OSHA has lifted a stay on enforcement regarding the provision to update labels when new hazard information about a particular chemical is available. Chemical manufacturers, importers, distributors or employers have six months to revise the labels after the information is received. All chemical labeling must be in compliance with the GHS standard by June 2016, but up until that date employers may comply with the old hazard communication standard, the new GHS standard, or both.
Perhaps the party under the most pressure with the changes then is the chemical manufacturers, who are required to replace their existing product labels with ones that embrace the new format.
“Manufacturers have a lot of latitude in how they make [chemical label] descriptions but with the new standard it is much more prescriptive,” says Bill Balek, director of legislative affairs at the ISSA. “Before they re-label they have to reclassify their products. We’re using a different scheme of stratifying the products and they are very detailed.”
Besides changing labels, the revised safety data sheets require information to be presented in a 16-section sequence. Before GHS, OSHA allowed either its eight-section format or ANSI’s 16-section format to be used. Now, the SDS will be similar to ANSI’s version with the requirement that the sections be presented in a strict order. Formerly, the document’s format was left up to manufacturers.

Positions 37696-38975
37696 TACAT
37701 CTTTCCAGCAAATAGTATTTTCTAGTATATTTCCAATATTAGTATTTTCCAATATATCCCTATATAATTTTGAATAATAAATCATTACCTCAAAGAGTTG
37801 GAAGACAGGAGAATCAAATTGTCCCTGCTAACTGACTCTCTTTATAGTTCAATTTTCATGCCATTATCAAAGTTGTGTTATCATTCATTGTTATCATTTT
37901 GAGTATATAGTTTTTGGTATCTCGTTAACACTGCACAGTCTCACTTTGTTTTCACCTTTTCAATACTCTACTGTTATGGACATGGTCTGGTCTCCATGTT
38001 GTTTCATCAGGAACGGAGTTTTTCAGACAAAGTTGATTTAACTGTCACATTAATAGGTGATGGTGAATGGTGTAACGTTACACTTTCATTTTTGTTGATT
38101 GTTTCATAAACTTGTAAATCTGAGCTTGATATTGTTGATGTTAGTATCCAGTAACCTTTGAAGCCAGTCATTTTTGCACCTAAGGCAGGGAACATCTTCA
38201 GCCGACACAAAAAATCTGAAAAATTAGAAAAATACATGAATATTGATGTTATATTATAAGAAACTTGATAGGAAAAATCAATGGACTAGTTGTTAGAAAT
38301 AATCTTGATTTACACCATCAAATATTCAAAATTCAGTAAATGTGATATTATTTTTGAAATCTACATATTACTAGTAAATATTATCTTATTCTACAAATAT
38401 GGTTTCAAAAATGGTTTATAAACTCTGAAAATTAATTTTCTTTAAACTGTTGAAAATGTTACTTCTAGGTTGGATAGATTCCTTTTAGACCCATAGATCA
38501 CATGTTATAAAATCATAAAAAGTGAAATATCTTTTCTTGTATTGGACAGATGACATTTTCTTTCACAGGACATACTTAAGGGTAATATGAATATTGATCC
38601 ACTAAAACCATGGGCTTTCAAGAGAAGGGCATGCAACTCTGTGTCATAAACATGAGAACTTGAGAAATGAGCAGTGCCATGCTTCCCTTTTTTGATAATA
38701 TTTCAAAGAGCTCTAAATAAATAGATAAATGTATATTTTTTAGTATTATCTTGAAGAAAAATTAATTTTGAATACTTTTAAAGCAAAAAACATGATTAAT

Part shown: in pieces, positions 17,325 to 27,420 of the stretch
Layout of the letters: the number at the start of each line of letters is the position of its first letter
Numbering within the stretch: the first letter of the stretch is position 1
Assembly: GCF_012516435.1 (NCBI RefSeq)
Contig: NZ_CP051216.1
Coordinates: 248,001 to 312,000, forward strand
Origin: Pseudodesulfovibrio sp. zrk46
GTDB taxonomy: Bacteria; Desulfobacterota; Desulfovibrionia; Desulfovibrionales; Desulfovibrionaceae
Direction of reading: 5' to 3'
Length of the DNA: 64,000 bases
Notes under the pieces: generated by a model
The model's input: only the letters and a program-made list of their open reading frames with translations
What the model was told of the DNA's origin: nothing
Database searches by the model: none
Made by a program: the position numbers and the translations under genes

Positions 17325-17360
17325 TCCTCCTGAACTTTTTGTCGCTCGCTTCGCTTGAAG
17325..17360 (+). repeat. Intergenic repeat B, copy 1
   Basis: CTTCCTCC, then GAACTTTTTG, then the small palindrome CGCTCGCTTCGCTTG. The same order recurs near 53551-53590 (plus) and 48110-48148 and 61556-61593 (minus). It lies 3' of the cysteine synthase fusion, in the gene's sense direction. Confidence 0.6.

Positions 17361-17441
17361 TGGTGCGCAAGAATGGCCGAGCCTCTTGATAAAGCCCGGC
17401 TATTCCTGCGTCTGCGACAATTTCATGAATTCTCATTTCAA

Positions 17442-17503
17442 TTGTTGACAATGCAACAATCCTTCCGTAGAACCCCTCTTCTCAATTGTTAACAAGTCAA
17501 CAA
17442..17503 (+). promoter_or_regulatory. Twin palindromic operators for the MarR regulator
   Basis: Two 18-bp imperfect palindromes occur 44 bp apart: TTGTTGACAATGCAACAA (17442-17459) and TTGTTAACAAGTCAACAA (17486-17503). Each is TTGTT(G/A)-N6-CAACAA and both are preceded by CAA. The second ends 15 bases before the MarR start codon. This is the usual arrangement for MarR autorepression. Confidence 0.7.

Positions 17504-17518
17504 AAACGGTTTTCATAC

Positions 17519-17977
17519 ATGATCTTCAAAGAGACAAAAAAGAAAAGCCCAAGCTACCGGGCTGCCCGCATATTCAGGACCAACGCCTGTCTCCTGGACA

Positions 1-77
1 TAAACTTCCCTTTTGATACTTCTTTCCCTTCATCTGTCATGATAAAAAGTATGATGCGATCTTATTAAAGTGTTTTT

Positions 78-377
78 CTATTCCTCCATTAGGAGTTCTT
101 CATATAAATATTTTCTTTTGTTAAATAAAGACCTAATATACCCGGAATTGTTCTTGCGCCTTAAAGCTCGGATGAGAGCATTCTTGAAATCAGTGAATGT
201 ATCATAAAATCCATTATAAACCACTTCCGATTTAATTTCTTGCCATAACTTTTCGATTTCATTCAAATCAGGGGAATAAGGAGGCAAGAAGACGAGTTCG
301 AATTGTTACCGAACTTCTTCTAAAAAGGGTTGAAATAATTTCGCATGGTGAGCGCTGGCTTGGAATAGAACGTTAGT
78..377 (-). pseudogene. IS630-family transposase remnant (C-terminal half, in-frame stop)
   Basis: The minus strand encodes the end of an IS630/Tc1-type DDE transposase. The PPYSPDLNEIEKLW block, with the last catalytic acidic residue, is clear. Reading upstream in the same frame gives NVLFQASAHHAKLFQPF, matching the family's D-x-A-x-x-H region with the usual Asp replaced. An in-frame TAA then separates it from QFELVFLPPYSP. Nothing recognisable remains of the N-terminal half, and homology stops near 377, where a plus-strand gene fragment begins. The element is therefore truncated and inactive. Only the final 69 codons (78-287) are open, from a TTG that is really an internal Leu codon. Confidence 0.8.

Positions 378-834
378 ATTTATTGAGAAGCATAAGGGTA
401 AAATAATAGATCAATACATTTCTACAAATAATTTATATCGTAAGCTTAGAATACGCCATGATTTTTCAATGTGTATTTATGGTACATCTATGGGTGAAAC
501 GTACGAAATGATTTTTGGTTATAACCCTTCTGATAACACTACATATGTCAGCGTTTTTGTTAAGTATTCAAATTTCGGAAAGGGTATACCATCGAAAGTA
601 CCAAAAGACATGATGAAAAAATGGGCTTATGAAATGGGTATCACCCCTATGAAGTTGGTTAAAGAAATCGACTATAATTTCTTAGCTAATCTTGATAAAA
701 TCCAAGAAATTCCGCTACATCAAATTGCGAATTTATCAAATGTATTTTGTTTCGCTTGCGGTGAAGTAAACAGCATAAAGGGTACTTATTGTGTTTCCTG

The required order is as follows: Identification, Hazard’s identification, Composition/information on ingredients, First Aid measures, Fire-fighting measures, Handling and Storage, Exposure controls/personal protection, Physical and chemical properties, Stability and reactivity, Toxicological information, Ecological information, Disposal considerations, Transport information, Regulatory information, and Other information, including date of preparation or last revision.
Casavant says he expects the changes to safety data sheets and chemical labels to present an ongoing challenge to employers over the next few years, as they attempt to bring their inventory into compliance.
“I think it’s safe to say that folks are stressed,” says Casavant. “People are quite concerned about the workload this new standard will bring. [Employers] suspect some chemical manufacturers will take their time in complying and that will create issues for end users downstream.”
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POSTED ON: 4/22/2013